I have a table with employees information:

id, active, first_name, last_name, gender, id_number, address, picture, password, comment

Every employee has an entrance time and an exit time for each day of the week except Saturday. It is possible that an employee has two entrance times and two exit times (when he chooses to take a break).

So, for example, an employee could have the following working time scheme:

         | Sunday  |  Monday  |  Tuesday  |  Wednesday  |  Thursday  |  Friday
Entrance | 08:00      08:00       07:30        07:30        07:30       07:00
Exit     | 16:00      13:00       12:30        15:30        12:30       15:00
Entrance |   -        13:30       13:00          -          13:00         -
Exit     |   -        16:30       16:00          -          16:00         -

I thought to add this information to the Employee table, so the columns would be like so:

id, active, first_name, last_name, gender, id_number, address, picture, password, comment, 1st_entrance_sunday, 1st_exit_sunday, 1st_entrance_monday, 1st_exit_monday, 1st_entrance_tuesday, 1st_exit_tuesday, 1st_entrance_wednesday, 1st_exit_wednesday, 1st_entrance_thursday, 1st_exit_thursday, 1st_entrance_friday, 1st_exit_friday, 2st_entrance_sunday, 2st_exit_sunday, 2st_entrance_monday, 2st_exit_monday, 2st_entrance_tuesday, 2st_exit_tuesday, 2st_entrance_wednesday, 2st_exit_wednesday, 2st_entrance_thursday, 2st_exit_thursday, 2st_entrance_friday, 2st_exit_friday.

But it just seems... wrong. So I thought to create another table WorkHours for that, with this columns:

employee_id, day, entrance, exit

Which is way cleaner and simpler, but is it logic? I mean, this is information about the employee, so shouldn't it be inside the Employee table? Do you have a suggestion for a completely different approach?

  • 1
    A separate table is the way to go, containing a set of check-in and check-out time. In your original design, what if the employee takes 2 breaks, and hence have 3 check-ins and -outs on a day? You will not hit that limitation with your second design - you can support unlimited amount of check-ins and check-outs and unlimited breaks. Personally I would probably ditch the "day" column, and make "entrance" and "exit" a datetime-field instead, to support night work, but I do not know your business, domain and the rest of the data-model. – Niklas H May 31 '16 at 10:55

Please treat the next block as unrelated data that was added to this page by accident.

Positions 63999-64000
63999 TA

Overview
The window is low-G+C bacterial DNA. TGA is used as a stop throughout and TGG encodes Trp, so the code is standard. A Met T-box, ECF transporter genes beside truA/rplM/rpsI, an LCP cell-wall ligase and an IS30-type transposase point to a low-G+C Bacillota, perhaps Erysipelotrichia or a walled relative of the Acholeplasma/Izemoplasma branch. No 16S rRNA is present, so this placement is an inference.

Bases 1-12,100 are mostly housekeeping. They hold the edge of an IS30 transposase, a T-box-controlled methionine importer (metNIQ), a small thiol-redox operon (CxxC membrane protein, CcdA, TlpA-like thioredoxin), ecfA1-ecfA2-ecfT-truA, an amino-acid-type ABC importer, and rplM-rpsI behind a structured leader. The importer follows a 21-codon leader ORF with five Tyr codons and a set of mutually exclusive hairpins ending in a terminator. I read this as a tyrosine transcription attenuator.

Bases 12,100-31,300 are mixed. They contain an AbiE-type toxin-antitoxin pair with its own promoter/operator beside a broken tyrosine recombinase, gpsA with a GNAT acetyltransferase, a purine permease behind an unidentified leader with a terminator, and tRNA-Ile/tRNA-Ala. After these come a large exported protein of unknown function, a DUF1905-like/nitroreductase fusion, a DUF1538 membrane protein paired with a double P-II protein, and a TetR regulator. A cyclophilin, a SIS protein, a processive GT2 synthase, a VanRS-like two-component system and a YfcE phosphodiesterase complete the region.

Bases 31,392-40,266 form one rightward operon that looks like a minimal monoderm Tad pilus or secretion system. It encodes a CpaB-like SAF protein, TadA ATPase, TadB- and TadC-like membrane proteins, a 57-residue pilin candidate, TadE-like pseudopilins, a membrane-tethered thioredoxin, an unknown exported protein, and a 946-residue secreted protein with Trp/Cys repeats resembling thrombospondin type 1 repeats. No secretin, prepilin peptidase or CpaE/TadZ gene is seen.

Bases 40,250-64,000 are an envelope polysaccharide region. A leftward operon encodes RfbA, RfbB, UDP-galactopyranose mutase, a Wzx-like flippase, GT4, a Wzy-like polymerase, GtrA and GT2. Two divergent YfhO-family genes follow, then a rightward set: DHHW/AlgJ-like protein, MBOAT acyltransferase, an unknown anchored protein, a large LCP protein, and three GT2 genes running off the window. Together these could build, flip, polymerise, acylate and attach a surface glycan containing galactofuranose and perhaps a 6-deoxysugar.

• Please tell me the password field is shorthand for "a proper authentication system" and not a plain-text password. – whatsisname Jun 1 '16 at 7:00
  • @whatsisname - What you said. – Sipo Jun 1 '16 at 8:00

Database Normalization

First Normal Form (1NF)

  • Eliminate duplicate columns
  • Create separate tables for each group of related data

You should create a table employee_access and each time a employee enters or quits the building record the date and time:

id, employee_id, date_time, operation

operation field should contain IN or OUT

You may ask why not two fields (in_time and out_time) ?

  • speed
  • simplicity
  • versatility

If your company is like mine, people use to log several OUTs or INs and not exactly in pairs (sometimes they log IN when they're going OUT, but that's called Managers) ;)

  • I chose this answer over @kevincline 's one because it answers my question in a clearer way, even though Kevin Cline's answer is great. – Sipo Jun 1 '16 at 6:55

It should not be in the employee table because you will have columns named "entrance_Sunday", "exit_Sunday", "entrance_Monday", etc.

This is a very bad design. Suppose you have another table with a column containing a "day-of-the-week" value. You won't be able to join these tables without some very ugly SQL:

  CASE calendar.day_of_week 
     WHEN 'Sunday' THEN entrance_Sunday
     WHEN 'Monday' THEN entrance_Monday

FROM holiday_calendar
INNER JOIN employees 

With a separate schedule table it's simple:

SELECT ... FROM calendar
INNER JOIN schedule ON schedule.day_of_week = calendar.day_of_week

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